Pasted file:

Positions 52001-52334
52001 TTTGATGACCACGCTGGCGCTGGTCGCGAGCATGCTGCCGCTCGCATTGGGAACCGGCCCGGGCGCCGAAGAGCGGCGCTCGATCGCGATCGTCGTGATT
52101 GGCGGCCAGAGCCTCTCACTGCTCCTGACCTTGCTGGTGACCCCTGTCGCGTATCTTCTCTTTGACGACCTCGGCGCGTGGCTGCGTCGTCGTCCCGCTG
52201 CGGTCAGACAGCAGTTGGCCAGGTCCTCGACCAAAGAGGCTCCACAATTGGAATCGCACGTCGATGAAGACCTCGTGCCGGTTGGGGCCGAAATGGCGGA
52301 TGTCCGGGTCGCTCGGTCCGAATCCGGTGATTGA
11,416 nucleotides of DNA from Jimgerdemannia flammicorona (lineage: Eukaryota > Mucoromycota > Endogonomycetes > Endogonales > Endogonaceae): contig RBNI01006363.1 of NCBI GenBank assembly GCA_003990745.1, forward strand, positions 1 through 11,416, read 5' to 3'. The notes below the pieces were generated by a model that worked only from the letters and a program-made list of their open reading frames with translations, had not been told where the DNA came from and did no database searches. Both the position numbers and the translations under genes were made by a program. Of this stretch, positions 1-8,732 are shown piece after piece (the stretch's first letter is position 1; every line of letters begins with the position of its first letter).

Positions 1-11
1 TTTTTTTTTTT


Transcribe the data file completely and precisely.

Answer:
Positions 52001-52334
52001 TTTGATGACCACGCTGGCGCTGGTCGCGAGCATGCTGCCGCTCGCATTGGGAACCGGCCCGGGCGCCGAAGAGCGGCGCTCGATCGCGATCGTCGTGATT
52101 GGCGGCCAGAGCCTCTCACTGCTCCTGACCTTGCTGGTGACCCCTGTCGCGTATCTTCTCTTTGACGACCTCGGCGCGTGGCTGCGTCGTCGTCCCGCTG
52201 CGGTCAGACAGCAGTTGGCCAGGTCCTCGACCAAAGAGGCTCCACAATTGGAATCGCACGTCGATGAAGACCTCGTGCCGGTTGGGGCCGAAATGGCGGA
52301 TGTCCGGGTCGCTCGGTCCGAATCCGGTGATTGA
11,416 nucleotides of DNA from Jimgerdemannia flammicorona (lineage: Eukaryota > Mucoromycota > Endogonomycetes > Endogonales > Endogonaceae): contig RBNI01006363.1 of NCBI GenBank assembly GCA_003990745.1, forward strand, positions 1 through 11,416, read 5' to 3'. The notes below the pieces were generated by a model that worked only from the letters and a program-made list of their open reading frames with translations, had not been told where the DNA came from and did no database searches. Both the position numbers and the translations under genes were made by a program. Of this stretch, positions 1-8,732 are shown piece after piece (the stretch's first letter is position 1; every line of letters begins with the position of its first letter).

Positions 1-11
1 TTTTTTTTTTT